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Friday, 18 December 2015 09:50

Snyder to examine fiscal impact of data center legislation

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Despite a supportive state legislature and much excitement from the West Michigan area that Las Vegas-based Switch Communications Group LLC could soon move into the Steelcase Pyramid building, Gov. Rick Snyder says he needs time to examine the legislation closely.

The reason: The exemption of sales and use taxes for Switch, its colocated clients and other qualified data centers would result in an annual decline in state revenue of about $13 million. That would require “the legislature to annually appropriate sufficient funds from the state’s General Fund to the State School Aid Fund to fully compensate for any loss of revenue to the SAF from the tax exemptions,” according to a Dec. 16 report from the House Fiscal Agency.

Moreover, it’s nearly impossible to estimate the full impact the legislation could have because the agency can’t predict the amount of new investment qualifying data centers would make should the legislation pass, deepening the impact to the state’s general fund, according to the House report.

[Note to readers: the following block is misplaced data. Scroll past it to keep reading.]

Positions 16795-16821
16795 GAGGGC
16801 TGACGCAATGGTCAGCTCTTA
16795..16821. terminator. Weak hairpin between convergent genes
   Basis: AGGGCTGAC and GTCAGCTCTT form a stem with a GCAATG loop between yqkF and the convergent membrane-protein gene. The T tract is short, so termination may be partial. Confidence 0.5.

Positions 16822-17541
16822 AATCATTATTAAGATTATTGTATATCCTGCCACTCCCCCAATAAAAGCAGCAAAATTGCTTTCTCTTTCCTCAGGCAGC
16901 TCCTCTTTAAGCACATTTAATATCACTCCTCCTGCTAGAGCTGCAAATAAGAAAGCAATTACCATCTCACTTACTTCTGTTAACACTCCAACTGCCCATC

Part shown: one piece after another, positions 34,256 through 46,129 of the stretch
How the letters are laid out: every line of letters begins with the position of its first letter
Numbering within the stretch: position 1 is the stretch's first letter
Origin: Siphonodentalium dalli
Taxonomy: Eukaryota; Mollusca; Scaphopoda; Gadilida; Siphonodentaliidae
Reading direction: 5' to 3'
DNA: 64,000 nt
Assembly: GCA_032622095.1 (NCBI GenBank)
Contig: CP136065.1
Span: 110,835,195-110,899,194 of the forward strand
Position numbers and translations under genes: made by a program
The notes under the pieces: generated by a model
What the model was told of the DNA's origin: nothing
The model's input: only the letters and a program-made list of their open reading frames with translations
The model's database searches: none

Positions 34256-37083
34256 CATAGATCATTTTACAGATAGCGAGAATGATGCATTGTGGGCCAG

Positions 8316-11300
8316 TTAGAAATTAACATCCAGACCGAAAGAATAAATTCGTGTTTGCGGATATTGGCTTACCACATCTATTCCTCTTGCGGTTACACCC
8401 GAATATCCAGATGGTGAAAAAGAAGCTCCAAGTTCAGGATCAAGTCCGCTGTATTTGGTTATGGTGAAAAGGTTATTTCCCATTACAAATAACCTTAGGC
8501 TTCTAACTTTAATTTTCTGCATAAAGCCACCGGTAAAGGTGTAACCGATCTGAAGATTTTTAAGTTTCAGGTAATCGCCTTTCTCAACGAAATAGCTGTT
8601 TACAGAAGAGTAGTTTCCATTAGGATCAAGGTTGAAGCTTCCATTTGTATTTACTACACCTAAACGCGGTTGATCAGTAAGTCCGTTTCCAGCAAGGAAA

Also, the $13 million estimate does not take into account qualifying companies co-locating their equipment in Michigan data centers, such as the one proposed by Switch.

Snyder told MiBiz that one of his top priorities as he reviews the legislation will be ensuring fiscal responsibility and sound tax policy.

While the legislation provides no upfront incentives to the company or to existing data centers, several sources have compared the tax abatements to the the Engler- and Granholm-era MEGA tax credits that have created general fund shortfalls as recently as this year.

Supporters of the legislation say that without making these kinds of changes to the state’s tax policy — 17 other states have policies in place for the growing data center industry — companies like Switch won’t locate here.

Switch executives have been vocal in House and Senate testimony that they would not come to Michigan without the changes because their clients were unreceptive to the state’s unfavorable tax climate.

Read 1365 times Last modified on Friday, 18 December 2015 11:37